Despite the hype surrounding Soviet plans to invade western Europe and its potential attack US cities in the early Cold War years, there is evidence to show that it was indeed hype, and by 1960, the US could target and destroy almost all Soviet and Chinese cities with near-simultaneous nuclear attack, ostensibly in ‘retaliation’ for a nuclear attack by the enemy. Only by the mid 1970s did the Soviets really catch up with the US in terms of scale and sophistication of nuclear weapons to establish a period of détente. In the intervening years more nations acquired nuclear capability in either a clandestine fashion or outside the Non Proliferation Treaty while others relied on US ‘extended nuclear deterrence’ in return for hosting US bases and other bilateral agreements.

Stage III: Oil politics

In the 1970s, with large debt from the American War in Vietnam, and with several countries seeking return of their gold security deposits from the US Federal Reserve, the Nixon administration withdrew from the gold-backed system rather than allowing the dollar to devalue. When oil prices sky-rocketed with the OPEC oil embargo, the US arranged a financial mechanism whereby all OPEC nations would trade oil exclusively in US dollars in return for US military protection and weapons contracts. The dollar remained the world currency reserve, the US could disregard its national debt from foreign wars and US and UK banks amassed huge profits from commissions on foreign currency exchanges for the purchase of oil, the world’s largest commodity.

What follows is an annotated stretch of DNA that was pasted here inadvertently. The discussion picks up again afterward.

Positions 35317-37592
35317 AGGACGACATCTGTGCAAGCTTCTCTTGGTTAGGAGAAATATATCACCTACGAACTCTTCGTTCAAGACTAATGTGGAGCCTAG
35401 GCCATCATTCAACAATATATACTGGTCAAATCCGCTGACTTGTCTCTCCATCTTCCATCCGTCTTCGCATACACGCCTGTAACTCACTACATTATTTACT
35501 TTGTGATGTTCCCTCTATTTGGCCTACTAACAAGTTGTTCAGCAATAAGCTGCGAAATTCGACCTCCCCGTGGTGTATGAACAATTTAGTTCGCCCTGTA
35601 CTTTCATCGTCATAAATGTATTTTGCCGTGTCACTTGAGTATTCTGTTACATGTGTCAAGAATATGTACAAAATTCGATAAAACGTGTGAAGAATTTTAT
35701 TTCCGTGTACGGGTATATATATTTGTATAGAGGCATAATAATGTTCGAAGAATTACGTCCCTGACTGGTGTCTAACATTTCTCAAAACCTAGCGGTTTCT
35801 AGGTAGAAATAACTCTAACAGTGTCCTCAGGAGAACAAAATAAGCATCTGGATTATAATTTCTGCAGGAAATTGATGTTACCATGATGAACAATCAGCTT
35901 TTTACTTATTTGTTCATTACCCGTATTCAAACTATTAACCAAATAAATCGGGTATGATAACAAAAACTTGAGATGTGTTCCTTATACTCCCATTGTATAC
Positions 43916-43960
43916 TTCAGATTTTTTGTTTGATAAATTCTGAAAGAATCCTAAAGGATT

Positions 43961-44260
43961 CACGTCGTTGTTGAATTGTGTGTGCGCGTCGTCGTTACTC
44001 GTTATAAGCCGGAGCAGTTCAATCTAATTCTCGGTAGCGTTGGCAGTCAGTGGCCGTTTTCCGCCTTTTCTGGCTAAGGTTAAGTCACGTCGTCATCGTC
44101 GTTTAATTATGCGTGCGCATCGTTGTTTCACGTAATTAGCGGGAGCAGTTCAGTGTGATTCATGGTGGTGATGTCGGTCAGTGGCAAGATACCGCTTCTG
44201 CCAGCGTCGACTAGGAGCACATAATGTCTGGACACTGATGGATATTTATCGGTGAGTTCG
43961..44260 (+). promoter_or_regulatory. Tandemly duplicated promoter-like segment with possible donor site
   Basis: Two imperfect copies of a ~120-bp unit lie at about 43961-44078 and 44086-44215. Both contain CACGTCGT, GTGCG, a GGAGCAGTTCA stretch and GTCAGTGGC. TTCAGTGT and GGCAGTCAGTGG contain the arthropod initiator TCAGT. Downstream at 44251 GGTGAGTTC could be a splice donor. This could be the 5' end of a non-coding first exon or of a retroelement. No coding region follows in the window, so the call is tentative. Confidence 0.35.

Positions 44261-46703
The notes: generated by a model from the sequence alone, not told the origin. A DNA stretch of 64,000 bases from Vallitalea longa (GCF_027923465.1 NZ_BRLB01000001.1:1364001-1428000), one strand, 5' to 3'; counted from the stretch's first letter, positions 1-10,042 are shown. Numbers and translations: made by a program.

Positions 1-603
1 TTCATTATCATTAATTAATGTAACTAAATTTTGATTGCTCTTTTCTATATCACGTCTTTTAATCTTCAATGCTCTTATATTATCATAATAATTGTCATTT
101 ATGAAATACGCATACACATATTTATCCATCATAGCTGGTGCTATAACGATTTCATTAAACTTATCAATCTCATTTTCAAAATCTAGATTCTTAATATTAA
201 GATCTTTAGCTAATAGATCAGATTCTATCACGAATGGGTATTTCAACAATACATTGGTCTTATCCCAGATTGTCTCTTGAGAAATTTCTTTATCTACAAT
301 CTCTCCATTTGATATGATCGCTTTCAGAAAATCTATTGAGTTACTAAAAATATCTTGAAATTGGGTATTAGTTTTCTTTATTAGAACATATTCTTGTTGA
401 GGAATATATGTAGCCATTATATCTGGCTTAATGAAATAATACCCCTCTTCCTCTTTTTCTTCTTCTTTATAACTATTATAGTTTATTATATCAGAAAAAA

The Tengiz field oil reserves in the Caspian Sea were discovered in 1979, the same year as Iran’s Islamic Revolution. The latter was met with heavy sanctions while Saudi Arabia’s Wahabbist Islamic uprising at Mecca was not. The US armed and trained Islamist mujahideen to fight against the Soviet-backed government in Afghanistan (Operation Cyclone). Saddam Hussein’s Ba’ath Party was installed by the CIA in Iraq and aided to fight Iran for eight years. Wahabbism spread to Pakistan and to Chechnya, Dagestan, Albania and Kosovo – Russia’s soft oil-rich underbelly.

Stage IV:  Middle East wars

In 1991, despite the opportunity to withdraw US foreign bases and ratify arms control treaties with the disintegration of the Soviet Union, the US together with NATO proceeded to foment ‘Colour Revolutions’ in resource-rich former Soviet-aligned states (Yugoslavia, Ukraine, Georgia, Moldova). The Persian Gulf War launched that year, rather than to stop an illegal invasion by a dictatorial regime and to keep local gas prices low, was primarily to enable US control over the distribution of Iraqi oil and further its reach in the region.

Similarly in Afghanistan 2001 and Iraq 2003, rather than retaliation for the 11 September 2001 attacks or to destroy mythical Weapons of Mass Destruction, the Iraq War was to prevent Iraqi oil being traded in Euro, to weaken the Iraqi state by supporting competing factions and claim a stake in roughly one-third of Iraqi oil production. The selection of Hamid Karzai, with connections to the US oil industry, to lead Afghanistan, and the installation of US bases (including the huge Bagram base), allowed the US to further its access and control over oil and gas pipelines from Tengiz and Turkmenistan and leverage over the economies of US rivals in the region (Russia in the north-west, China in the East, Iran in the South).